It's not all sunshine and validation for your favorite entertainment industry grudges. I had a problem with a couple of core mechanics, such as the aforementioned scanning thing. It's mainly just for finding shy, introverted, hidden health and ammo as well as the brazen, slutty health and ammo that's just sitting out in the open with their bikini tops off. So you have to keep digging it out to scan every new room you come across. And you can scan enemies, but all you get from that is the odd green herb. If this were Metroid Prime, you'd get the name of the monster [Fish McTarse,] a hint on how to kill it [Blast His Arse,] and its favorite song from David Bowie's Hunky Dory album [Life On Mars.] And I feel Rerevelations missed the opportunity to do something similar.
It may have ruined the mystery and atmosphere of the survival horror thing, but I think there's plenty in the game that already does that. It'd be easier to feel trapped, lost, and alone in the hostile environment if the game didn't constantly cut to other scenes in flashbacks where you play as other characters being totally on top of things. When the game starts, Chris Redfield is missing, because someone has to be missing when a Resident Evil game starts and he drew the short straw again, but barely half an hour later you play as Chris Redfield somewhere else being totally fine! Oh. Can we. . .go home, then?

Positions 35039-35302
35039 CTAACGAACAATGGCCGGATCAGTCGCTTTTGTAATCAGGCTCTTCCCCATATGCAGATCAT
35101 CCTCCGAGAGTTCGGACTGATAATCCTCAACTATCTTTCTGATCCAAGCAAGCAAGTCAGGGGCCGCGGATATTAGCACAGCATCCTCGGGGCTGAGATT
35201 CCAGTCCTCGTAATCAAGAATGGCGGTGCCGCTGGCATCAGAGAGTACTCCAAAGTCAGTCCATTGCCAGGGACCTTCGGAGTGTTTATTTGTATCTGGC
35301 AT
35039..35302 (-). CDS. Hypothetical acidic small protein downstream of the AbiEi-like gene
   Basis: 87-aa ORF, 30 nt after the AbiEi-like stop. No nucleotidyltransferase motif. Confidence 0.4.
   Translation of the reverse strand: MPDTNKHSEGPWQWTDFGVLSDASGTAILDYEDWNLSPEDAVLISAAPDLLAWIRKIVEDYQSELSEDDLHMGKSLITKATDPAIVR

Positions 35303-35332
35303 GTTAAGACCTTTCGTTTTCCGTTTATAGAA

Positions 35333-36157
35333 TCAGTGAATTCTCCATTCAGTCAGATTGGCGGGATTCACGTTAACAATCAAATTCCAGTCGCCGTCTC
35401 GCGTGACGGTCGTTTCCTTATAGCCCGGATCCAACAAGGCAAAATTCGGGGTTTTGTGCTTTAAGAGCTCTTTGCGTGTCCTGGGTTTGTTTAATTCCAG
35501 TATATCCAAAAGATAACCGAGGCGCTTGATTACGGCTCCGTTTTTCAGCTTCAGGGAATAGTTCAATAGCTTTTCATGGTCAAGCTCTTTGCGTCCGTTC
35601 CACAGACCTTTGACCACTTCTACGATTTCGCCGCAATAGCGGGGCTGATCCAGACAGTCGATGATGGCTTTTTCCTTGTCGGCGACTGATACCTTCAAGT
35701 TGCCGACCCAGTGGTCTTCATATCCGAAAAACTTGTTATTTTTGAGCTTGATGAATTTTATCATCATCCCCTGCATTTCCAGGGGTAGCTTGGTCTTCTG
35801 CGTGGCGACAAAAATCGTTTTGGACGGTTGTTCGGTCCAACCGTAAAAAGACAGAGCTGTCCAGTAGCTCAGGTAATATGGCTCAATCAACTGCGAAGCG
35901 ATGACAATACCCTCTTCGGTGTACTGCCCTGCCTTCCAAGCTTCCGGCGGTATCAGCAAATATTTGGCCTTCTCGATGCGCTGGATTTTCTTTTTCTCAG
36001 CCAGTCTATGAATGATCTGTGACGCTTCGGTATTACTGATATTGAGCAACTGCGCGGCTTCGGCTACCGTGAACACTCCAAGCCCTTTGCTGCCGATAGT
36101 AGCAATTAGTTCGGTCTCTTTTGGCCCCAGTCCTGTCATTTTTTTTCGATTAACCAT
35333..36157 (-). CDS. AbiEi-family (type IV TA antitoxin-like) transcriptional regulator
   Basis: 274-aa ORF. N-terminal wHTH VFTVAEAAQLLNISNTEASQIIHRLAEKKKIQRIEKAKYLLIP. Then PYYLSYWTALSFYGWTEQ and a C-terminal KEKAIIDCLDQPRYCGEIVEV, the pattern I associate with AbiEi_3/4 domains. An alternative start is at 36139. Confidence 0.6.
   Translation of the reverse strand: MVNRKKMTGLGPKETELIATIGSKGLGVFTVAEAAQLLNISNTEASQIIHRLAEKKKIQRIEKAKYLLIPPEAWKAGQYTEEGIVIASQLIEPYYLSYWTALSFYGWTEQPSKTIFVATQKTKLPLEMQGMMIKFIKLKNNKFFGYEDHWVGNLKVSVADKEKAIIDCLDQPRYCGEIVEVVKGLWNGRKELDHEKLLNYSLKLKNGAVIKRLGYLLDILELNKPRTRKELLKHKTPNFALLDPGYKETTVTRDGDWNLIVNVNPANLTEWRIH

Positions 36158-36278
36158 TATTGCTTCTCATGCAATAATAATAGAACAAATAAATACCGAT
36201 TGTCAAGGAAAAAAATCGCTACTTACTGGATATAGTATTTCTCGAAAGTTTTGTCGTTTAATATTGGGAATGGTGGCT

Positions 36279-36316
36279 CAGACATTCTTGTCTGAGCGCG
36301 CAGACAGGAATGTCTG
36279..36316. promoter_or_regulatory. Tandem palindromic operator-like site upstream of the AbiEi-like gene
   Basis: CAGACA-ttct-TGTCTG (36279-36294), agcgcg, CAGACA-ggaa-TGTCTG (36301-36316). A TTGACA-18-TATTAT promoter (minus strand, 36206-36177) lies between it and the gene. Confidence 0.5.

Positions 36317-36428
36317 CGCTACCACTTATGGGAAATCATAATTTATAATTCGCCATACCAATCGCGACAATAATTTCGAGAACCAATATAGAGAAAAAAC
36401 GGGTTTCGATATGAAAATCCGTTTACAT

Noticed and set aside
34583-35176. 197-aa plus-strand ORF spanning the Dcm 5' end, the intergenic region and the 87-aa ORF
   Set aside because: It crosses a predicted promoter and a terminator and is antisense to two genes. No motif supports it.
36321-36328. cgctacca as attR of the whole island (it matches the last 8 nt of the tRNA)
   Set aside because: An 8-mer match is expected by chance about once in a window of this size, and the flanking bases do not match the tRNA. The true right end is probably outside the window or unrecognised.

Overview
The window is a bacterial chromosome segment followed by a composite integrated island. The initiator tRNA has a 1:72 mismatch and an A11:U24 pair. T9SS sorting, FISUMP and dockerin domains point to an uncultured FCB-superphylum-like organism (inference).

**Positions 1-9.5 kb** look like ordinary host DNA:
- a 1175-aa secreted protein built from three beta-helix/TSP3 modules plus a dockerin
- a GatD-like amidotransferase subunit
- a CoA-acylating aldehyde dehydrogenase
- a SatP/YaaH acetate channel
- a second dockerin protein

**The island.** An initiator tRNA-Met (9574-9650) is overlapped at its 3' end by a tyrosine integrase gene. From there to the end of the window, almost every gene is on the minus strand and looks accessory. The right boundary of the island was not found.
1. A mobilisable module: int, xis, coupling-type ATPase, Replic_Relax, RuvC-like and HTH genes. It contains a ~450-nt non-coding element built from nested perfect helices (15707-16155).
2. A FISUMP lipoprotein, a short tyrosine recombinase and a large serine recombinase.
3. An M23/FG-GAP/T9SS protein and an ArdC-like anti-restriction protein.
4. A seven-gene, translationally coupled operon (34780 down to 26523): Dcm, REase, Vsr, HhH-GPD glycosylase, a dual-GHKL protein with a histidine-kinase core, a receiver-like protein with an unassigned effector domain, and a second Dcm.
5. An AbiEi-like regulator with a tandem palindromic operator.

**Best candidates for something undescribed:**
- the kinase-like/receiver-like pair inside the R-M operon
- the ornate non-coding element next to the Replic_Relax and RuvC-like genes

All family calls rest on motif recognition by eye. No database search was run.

I also have a problem with the dodge mechanic, in that how it's supposed to work is vague at best. Sometimes my character'd nimbly sidestep a blow and sometimes their ass would get played like the bongos. I checked the manual, which said to "use the analog stick as you're about to be hit." "Use it," eh? Thanks. Have you guys considered writing bomb defusal manuals? "Step one: use your hands. Step two: Also maybe some pliers." And annoyingly, dodging isn't even essential until you get to the final boss, whereupon, if you haven't quite mastered the technique, then get ready to enjoy your new career as floor polish.
But the bottom line on Rererererevrevelations is that it's basically inoffensive. If you can get past the poorly explained dodge mechanic, the pointless scanning mechanic, the indecisive tone, the endemic backtracking and shitty characters. . .all right, maybe it's a bit offensive. But at the very least it's mostly functional, passes the time, and, more importantly, Chris Redfield seems to have stopped hiring former balloon salesmen as his personal trainer.
- And I beheld a great beast and his name was: Ben "Yahtzee" Croshaw
- Honestly just fling a deep sea angler fish at me as I come in the door and you'll never get the stain out of the carpet
- What kind of monster hunter is named 'Chris' anyway